As Todd Munson writes computer code and develops algorithms – mathematical recipes – he gets the greatest kick out of making his programs run faster.
“I’m a speed junkie,” admits Munson, a computer scientist at the Department of Energy’s Argonne National Laboratory who focuses on optimization research.
“Optimization is really a matter of determining what is best for some system,” he says. For example, engineers designing a detection system might need to know where to place a set of sensors for optimal coverage, he says. Or, “If I’m a business, what strategy do I use to get the best profit out of my constituents?”.
Despite myriad applications for his work, Munson is driven by the mathematical nuts and bolts of the problems themselves. As a generalist, much of his work is focused on the Toolkit for Advanced Optimization (TAO), an Argonne-based project to develop computer code researchers can apply to a variety of high-level problems. He and the other computer scientists on the project post their code on the Internet, which allows researchers to download and adapt it to meet their specific goals.
For particularly sticky applications or on larger projects supported by the Department of Energy’s Scientific Discovery through Advanced Computing (SciDAC) program, Munson works more directly with researchers, including economists, chemists, physicists and environmental scientists. One day he might work on code to help economists at Stanford University and the University of Chicago examine optimal tax policies. On another day, he might help physicists understand questions about nuclear fission or chemists who are trying to understand the energy of how a molecule reacts. He also works on environmental projects, including computer models to understand abatement of groundwater contaminants.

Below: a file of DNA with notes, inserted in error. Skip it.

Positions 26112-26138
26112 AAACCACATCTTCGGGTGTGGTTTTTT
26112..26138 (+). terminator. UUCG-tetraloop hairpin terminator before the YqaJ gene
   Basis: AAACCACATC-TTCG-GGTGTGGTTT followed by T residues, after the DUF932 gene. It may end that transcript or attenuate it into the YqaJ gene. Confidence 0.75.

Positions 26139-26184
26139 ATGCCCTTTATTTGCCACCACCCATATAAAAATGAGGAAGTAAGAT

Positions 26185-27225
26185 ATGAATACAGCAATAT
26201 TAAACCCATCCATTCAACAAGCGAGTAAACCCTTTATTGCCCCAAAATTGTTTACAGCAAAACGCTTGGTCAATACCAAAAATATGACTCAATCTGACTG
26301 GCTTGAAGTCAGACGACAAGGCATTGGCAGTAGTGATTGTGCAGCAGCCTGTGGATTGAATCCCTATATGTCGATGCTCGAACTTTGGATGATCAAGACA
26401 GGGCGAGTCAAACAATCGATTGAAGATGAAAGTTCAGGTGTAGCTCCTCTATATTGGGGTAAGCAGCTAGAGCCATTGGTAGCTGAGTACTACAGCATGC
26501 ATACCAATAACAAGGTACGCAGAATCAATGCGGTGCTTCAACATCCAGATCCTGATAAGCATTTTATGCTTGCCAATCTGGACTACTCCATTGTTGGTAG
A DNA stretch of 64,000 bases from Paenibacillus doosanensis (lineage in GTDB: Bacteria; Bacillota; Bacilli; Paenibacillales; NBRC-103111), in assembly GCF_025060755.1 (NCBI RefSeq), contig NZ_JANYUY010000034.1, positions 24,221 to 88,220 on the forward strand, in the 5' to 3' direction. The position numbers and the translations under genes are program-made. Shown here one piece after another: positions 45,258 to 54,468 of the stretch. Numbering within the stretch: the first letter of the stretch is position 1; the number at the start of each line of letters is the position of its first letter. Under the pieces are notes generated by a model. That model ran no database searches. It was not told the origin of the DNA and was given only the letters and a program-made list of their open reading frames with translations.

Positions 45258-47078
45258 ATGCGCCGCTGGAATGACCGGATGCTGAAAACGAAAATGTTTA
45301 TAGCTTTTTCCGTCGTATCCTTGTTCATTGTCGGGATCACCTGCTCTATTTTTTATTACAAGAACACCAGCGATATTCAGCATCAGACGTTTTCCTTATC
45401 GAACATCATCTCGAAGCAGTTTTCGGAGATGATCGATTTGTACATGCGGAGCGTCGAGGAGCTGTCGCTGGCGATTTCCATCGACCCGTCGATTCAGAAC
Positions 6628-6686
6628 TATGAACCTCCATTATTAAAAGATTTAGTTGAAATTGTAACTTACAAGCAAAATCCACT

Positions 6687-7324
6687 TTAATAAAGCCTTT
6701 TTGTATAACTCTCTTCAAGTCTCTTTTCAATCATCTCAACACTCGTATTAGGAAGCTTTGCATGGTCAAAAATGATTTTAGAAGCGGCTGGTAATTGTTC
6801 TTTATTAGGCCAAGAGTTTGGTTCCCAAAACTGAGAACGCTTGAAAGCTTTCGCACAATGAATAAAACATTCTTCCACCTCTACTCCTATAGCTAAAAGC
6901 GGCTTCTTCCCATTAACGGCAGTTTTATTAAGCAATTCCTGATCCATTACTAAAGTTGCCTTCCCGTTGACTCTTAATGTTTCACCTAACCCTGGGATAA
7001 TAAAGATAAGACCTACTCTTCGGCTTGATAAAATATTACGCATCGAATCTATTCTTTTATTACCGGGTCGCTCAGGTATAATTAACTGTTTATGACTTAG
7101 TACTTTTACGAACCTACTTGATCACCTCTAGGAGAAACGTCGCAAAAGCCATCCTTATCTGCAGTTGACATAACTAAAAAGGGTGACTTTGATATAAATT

One day he might work on code to help economists at Stanford University and the University of Chicago examine optimal tax policies. On another day, he might help physicists understand questions about nuclear fission or chemists who are trying to understand the energy of how a molecule reacts. He also works on environmental projects, including computer models to understand abatement of groundwater contaminants.
Munson’s work today progressed naturally from programming his home computer by the time he was in fourth grade. He followed his interests to the University of Nebraska at Omaha and majored in computer science.
While he was an undergraduate, Professor Betty Hickman sparked Munson’s interest in optimization during an undergraduate course and later as his research mentor. Compared to other areas in computer science, optimization was both new and challenging for him. Chewing on the complicated and interesting problems in class hooked him. “If I’m not challenged, then I would just be bored,” he says.
That spark led to a focus on optimization research through the rest of Munson’s career, including a doctoral degree at the University of Wisconsin-Madison and work at Argonne, first as a postdoctoral fellow and now as a staff scientist.
Ultimately, Munson comes to work each day with the goal of improving computer applications that will help users solve their problems.
“Typically I can improve upon the existing methods and make them better,” he says. “A lot of the things that I do are motivated primarily because we want to provide a better experience for the customer and solve their problems faster, better and more reliably.”